The Links Behind the Day

The links/URLs flew fast and furious yesterday, more often in conversation than in the presentations, and it felt so completely natural that I didn’t think about it until this morning when I decided to capture all the tabs I had open in my browser:

* There is, of course, the foundational site for all of this the [Speaking in Code][] page, which, to my mind is a model for how these things should be done: everything organized on one page, in a graphically very clear way and with links to maps and destinations right on the page itself
* Bill Turkel mentioned a graphical programming language, _Max_, that piqued my curiosity, and reminded me of the [Lego Mindstorms][] interface, and then I remembered that *that* was built on top of [Logo][].
* Our discussions about *tacit knowledge* (and what it implied) and what to call *mastery* — something Hugh Cayless asked — reminded me of the [Dreyfus model of skill acquisition][]. (To be honest, while I had heard of the Dreyfus brothers work over the years, I didn’t really encounter it until I read Andy Hunt’s _Pragmatic Thinking and Learning_ a few years ago.)
* Someone, I think Jean Bauer (but, boy, I could be wrong) tweeted about [Software Carpentry][]. With a slogan like “Scientific computing doesn’t have to hurt,” you know it’s going to be good.
* Bethany Nowviskie, following up on a bunch of comments about getting signal from noise (as Micki Kaufman put it — or maybe someone else rephrased her point that way — this thing is collaborative, people, everyone is building on top of everyone else here in a way that makes attribution really hard) linked to a post on _Snow Theory_ entitled [“Can Digital Humanities Visualize Absence?”][].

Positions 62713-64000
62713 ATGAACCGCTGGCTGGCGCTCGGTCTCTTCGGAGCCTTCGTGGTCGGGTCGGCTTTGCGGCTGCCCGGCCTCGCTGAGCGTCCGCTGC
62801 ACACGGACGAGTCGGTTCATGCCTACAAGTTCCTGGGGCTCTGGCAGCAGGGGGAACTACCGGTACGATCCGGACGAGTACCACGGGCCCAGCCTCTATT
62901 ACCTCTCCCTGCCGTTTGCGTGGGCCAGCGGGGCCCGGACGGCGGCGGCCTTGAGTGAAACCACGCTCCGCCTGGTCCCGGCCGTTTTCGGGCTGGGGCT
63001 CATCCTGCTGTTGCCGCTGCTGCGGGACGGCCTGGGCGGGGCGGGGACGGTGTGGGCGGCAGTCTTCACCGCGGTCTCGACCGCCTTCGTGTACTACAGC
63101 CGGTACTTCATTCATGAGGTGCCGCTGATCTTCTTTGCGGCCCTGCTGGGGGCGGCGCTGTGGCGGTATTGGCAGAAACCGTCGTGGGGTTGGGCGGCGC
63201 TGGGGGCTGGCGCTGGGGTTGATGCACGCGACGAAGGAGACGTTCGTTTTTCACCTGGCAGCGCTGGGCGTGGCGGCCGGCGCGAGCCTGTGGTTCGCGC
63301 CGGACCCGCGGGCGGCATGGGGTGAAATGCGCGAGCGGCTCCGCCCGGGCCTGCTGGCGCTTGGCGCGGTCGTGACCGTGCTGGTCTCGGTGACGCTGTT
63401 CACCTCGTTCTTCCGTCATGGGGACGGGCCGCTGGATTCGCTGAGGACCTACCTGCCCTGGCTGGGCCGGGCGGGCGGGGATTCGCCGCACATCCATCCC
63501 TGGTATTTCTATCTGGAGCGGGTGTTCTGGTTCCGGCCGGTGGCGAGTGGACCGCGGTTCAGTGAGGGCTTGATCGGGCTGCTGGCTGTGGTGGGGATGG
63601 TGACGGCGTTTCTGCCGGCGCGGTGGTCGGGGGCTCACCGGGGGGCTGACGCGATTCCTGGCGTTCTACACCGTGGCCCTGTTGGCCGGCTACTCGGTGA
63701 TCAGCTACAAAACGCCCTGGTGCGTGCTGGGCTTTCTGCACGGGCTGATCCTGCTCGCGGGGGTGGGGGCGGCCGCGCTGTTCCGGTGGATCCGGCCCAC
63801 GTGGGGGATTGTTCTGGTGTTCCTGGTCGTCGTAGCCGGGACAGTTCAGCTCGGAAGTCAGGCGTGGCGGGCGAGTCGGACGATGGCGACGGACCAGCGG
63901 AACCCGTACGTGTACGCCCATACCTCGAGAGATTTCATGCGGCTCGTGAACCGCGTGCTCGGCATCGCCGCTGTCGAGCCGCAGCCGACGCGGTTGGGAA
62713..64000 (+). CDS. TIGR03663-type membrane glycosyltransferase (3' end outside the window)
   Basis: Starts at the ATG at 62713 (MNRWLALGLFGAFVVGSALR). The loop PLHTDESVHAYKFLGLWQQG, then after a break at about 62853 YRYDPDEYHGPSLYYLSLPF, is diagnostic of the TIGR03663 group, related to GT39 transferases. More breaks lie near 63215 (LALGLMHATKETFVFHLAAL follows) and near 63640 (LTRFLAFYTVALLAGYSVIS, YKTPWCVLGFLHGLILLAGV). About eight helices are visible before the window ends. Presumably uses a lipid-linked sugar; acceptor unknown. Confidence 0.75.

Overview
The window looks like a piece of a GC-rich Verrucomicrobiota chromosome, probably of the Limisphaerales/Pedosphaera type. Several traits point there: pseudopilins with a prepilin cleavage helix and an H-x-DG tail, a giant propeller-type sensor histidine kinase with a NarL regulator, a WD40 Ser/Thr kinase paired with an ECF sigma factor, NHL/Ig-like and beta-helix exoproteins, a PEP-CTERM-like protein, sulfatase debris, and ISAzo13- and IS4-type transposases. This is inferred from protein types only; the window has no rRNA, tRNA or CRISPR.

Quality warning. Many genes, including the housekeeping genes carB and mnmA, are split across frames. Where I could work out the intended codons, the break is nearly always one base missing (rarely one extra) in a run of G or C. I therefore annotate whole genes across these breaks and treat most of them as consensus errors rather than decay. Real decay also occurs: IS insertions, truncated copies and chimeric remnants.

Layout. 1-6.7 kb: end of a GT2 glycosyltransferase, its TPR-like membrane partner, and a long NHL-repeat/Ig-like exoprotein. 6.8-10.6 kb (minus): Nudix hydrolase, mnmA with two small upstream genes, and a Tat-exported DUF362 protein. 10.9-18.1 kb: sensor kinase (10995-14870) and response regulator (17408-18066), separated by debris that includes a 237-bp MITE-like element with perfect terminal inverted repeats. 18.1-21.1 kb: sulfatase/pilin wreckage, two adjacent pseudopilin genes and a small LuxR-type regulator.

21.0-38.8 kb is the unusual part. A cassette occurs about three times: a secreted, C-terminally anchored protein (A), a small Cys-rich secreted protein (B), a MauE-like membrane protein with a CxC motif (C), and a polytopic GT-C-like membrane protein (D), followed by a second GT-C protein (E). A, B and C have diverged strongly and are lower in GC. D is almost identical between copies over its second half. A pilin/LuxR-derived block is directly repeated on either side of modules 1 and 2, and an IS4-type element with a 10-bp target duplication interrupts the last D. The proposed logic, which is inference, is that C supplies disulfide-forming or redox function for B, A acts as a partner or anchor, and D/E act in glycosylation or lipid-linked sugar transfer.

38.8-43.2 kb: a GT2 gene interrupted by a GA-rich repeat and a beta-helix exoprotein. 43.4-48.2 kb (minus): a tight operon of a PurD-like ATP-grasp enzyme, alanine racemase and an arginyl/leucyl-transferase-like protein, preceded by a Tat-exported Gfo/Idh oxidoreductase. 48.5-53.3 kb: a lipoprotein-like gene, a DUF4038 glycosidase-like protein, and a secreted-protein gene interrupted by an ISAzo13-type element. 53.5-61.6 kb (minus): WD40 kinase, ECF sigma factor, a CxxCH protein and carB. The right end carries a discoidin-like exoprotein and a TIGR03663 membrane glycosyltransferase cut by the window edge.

* Finally, at some point, someone said something about the arbitrary nature of museum collections — I think it was Mia Ridge, now that I think about it — and it made me remember that weird historical moment when Jean-Paul Sartre, Claude Levi-Strauss, and Andre Breton were in New York together and rummaging through junk shops together. For those who don’t know it, it produced Sartre’s terrific essay, “New York, the Colonial City” in which he concludes about the city’s grid of streets that in it one is *jamais égaré, toujours perdu* (never led astray, but always lost). Levi-Strauss references it in the opening pages of _The Way of the Masks_. (I have always wanted to write a bit of fiction in which you had Levi-Strauss popping up from behind a mound of dust-covered antiques and knick-knacks, wearing a Kwakiutl mask and cry out “Jean-Paul! Jean-Paul! I am Xwexwe! Throw me pennies for luck!”) I googled a historical reference and found [this][]:

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[Speaking in Code]:
[Lego Mindstorms]:
[Dreyfus model of skill acquisition]:
[Software Carpentry]:
[“Can Digital Humanities Visualize Absence?”]:

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